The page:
Using SCOM to Detect WDigest Enumeration


In a recent conversation with fellow colleague Jessica Payne, it was noted that one of the most common forms of credential theft presently involves using exposed Wdigest credentials.  Wdigest, while not commonly used today, is still enabled by default in large part because of legacy applications that use it. While this was fine back in the 2000/2003 days, it is one of many protocols that is often tied to legacy applications and is no longer a secure protocol by today’s standards.

Exposing WDigest credentials is rather easy.  Kurt Falde wrote a nice article showing how simple this attack can be; and in my own lab, I observed the same behavior. Older operating systems will show clear text passwords.  If you can expose a clear text password, there’s no need to do PtH, PtT, or really any other attack. Fixing this involves a hotfix (KB2871997) along with a registry key.  The value “UseLogonCredential” must be created and set to 0 in the HKEY_LOCAL_MACHINE\SYSTEM\CurrentControlSet\Control\SecurityProviders\WDigest key. This effectively turns off the ability to expose WDigest credentials in clear text, but doing so can also break legacy applications. It goes without saying that before you do this, you should probably test it and ideally fix any older applications.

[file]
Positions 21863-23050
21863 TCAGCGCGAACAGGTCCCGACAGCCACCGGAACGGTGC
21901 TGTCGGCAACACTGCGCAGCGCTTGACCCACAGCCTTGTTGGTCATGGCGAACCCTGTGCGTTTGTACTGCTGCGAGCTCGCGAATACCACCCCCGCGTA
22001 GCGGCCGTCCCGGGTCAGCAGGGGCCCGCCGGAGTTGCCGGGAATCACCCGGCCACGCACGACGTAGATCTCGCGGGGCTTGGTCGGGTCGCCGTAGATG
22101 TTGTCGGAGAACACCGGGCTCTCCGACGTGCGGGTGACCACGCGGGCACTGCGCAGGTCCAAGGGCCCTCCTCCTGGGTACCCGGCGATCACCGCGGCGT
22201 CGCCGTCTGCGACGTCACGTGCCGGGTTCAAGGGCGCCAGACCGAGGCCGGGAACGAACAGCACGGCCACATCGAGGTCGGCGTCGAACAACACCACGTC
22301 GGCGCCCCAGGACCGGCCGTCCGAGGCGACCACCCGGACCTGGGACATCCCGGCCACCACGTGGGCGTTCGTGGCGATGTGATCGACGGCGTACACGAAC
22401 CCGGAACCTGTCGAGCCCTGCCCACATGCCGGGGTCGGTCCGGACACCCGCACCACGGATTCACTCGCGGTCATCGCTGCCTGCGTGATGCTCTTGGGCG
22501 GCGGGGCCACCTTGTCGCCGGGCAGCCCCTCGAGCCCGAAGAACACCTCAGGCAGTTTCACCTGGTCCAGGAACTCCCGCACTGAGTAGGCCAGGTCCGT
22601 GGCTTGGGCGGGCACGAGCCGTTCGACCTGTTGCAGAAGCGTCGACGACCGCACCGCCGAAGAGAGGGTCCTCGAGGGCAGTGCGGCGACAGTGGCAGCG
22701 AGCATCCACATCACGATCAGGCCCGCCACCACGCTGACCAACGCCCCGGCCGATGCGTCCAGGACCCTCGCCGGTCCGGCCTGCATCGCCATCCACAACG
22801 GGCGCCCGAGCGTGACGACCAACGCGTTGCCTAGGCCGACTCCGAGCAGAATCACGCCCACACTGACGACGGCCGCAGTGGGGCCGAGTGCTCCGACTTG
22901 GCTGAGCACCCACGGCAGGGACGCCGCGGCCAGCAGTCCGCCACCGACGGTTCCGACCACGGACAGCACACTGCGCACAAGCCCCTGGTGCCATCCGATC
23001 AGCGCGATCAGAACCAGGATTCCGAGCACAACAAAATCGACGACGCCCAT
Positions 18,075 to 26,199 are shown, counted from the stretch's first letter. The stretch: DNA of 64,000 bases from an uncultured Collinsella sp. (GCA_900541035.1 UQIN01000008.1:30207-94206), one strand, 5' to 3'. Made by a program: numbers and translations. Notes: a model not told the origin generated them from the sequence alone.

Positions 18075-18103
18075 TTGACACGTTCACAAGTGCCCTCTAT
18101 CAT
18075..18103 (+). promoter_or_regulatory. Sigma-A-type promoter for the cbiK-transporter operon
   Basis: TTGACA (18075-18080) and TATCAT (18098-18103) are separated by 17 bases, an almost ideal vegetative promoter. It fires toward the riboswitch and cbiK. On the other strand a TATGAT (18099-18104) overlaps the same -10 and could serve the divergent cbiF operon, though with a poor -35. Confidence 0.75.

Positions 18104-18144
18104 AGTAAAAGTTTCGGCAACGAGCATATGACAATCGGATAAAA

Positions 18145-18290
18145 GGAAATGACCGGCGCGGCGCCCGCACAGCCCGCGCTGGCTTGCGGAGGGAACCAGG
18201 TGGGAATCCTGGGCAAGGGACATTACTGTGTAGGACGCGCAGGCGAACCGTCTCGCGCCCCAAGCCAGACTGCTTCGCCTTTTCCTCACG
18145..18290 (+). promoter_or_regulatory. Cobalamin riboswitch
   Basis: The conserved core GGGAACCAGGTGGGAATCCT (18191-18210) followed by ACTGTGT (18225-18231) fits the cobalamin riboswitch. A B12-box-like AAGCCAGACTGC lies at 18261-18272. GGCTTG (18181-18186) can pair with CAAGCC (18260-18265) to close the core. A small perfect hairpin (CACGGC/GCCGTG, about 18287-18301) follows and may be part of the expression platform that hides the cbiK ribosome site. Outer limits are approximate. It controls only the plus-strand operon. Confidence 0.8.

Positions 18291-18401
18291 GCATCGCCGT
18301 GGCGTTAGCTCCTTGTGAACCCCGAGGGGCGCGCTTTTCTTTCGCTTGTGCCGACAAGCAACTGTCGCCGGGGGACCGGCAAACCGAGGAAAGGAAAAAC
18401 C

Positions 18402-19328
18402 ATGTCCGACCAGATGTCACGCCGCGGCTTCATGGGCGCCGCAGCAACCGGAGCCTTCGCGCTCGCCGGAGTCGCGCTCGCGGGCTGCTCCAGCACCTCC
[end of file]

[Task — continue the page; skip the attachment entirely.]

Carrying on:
Now that said, this is where SCOM comes in.  Because of the nature of this type of authentication, that registry key is very important. Fortunately, registry monitoring is something that SCOM can do natively.  An attacker could potentially change the value of this key or delete it all together. As such, two SCOM monitors are needed.  The first would be to monitor for the existence of said key.  Kevin Holman detailed how to do that here.  If the registry key is not present, your server will show unhealthy. 

The second would be to monitor the value of the same registry key.  Again, Kevin has shown us how to do that.  An attacker could potentially change the value of said key to allow them to expose WDigest credentials.

As for logging it, unfortunately, I wasn’t able to find any sort of bread crumb left behind when testing.  That unfortunately means that we cannot use SCOM to detect WDigest enumeration when it occurs. We can however, use a GPO to set these keys and have SCOM monitor them for changes.

I’m working on a management pack that contains these monitors along with additional security rules along with other security related items that SCOM can provide. My only test environment is my lab, which is hardly a production grade environment. I do welcome feedback. While I cannot support this management pack, I can provide it if this is something you are interested in trying it out. My main goal is to keep the noise down to a minimum so that each alert is actionable. While that is not always easy to do, trying this out in other environments will go along way to getting it to that point.  If this is something you are interested in testing, please hit me up on linked in.

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